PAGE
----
In these situations, panning a lead instrument further towards one side means that the listeners on the other side are potentially missing out on that aspect of the performance, which can in return subtract from their overall listening experience.
The solution to this problem is fairly simple: Always pay attention to which instrument is taking the lead role in a performance, and actively move things around slightly to ensure that everyone in the audience can hear what’s going on!
NOTE: It’s perfectly fine to hard-pan things like doubled guitars or synth parts, but just make sure that when one of them goes to take a solo, they’re not just playing to half of the audience…
The Verdict : Pan to please the audience, not to please yourself!
5 – CONCLUSION: Put Down Your Headphones And Mix To The Room!
Unless the venue you’re mixing in has been acoustically treated and “flattened out” with some room correction software, chances are the speakers in the room are gonna sound completely different to what’s coming out of your desk headphones…
The typical “semi-professional” venues that you’ll start out at as a rookie live engineer are usually pretty far from being “sonically ideal”. This means that in order to produce a decent mix in said environments, you’ll often end up with some whacky EQ moves that you’d never think would sound good under normal listening conditions…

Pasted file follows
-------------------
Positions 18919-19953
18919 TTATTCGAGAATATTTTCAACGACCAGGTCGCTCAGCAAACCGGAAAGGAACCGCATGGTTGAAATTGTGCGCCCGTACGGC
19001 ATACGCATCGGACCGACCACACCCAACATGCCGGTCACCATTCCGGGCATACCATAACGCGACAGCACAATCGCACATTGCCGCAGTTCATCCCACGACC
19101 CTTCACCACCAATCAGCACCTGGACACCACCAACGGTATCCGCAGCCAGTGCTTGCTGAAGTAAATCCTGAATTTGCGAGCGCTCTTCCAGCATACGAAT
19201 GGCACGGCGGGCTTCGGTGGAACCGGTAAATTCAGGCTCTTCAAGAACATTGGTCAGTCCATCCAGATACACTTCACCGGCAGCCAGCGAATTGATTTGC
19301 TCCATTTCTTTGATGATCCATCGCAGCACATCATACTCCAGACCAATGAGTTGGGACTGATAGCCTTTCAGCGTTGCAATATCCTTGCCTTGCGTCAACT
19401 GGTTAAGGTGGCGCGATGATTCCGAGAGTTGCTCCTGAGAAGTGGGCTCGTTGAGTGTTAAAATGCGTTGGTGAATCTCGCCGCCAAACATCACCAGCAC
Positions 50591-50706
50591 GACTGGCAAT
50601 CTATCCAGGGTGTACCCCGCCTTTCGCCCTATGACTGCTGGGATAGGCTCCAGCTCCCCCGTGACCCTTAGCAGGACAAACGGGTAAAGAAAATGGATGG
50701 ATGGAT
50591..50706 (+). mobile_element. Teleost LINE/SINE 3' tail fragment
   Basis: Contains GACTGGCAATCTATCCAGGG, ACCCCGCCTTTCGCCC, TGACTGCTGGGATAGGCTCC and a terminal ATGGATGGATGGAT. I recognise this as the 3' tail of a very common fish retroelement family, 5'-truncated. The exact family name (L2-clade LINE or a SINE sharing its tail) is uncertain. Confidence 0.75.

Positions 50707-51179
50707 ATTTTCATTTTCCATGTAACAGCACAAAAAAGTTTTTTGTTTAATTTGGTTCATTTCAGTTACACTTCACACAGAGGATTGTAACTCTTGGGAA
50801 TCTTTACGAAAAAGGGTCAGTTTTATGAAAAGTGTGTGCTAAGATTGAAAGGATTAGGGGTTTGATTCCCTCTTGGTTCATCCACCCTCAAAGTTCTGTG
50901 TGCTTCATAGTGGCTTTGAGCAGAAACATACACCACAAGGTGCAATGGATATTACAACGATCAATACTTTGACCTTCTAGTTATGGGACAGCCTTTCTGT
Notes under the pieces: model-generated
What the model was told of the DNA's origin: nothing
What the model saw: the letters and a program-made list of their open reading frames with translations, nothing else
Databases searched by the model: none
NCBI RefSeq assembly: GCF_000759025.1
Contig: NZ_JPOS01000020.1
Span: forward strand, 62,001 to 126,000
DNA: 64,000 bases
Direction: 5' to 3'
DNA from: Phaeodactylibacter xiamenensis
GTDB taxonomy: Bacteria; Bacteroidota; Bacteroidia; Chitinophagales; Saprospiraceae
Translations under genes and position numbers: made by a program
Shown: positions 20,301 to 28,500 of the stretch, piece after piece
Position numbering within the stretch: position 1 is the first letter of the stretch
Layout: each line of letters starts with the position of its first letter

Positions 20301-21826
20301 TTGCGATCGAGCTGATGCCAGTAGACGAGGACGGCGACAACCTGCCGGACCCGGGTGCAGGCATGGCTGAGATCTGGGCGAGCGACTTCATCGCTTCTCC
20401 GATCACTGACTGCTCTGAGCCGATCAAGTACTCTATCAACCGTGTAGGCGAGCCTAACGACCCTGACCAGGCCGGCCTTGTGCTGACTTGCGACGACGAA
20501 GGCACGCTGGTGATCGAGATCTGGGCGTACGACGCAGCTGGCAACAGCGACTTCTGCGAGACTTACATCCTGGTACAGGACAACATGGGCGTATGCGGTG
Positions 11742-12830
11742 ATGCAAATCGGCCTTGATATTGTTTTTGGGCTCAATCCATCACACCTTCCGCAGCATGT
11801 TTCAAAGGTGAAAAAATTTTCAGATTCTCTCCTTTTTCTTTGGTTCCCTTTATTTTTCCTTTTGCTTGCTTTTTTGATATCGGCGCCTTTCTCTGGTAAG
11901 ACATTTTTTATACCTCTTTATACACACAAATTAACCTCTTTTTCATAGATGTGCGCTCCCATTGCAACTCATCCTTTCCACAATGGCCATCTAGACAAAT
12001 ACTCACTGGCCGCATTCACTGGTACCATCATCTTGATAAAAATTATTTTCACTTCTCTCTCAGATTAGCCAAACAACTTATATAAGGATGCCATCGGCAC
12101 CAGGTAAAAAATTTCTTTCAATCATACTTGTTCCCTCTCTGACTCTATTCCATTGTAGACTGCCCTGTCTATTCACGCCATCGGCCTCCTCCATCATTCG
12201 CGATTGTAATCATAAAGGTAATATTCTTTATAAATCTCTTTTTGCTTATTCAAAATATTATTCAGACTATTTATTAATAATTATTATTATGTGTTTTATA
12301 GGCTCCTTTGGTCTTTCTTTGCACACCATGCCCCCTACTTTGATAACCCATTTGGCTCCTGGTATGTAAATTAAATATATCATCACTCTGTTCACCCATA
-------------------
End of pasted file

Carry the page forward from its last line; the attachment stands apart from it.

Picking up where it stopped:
Another important factor is the audience: As rude as the following statement may sound, human beings are basically just giant sacks of flesh and water, which funnily enough, are actually a great means of absorbing sound!
The fact that these variables can shift so dramatically from situation-to-situation means that “conventional” studio mixing techniques will rarely work as expected in a live environment, and that the mix sounding great in your headphones prior to actually running it through the FOH is absolutely meaningless!
My final piece of advice is: Don’t make live mixing decisions based on what would “usually work” in a controlled studio environment. Every venue is different, meaning they’ll each require a custom tailored approach in order to produce the best results!
This concludes “5 Major Differences Between Live & Studio Sound”. I hope that this article has given you some new ideas to try out during your next project. Be sure to comment below if any of this information has helped you out, or if you have any questions.
Stay tuned for more production/mixing related articles in the not-so-distant future!
Thomas Brett is a producer, mixing engineer and songwriter at Brett Brothers recording studio in the UK. Check out the Brett Brothers studio website for more information and articles on all things mixing www.brettbrothersstudio.com
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I whole heartily agree.. tried recording a live show like I would in a studio and the results were bad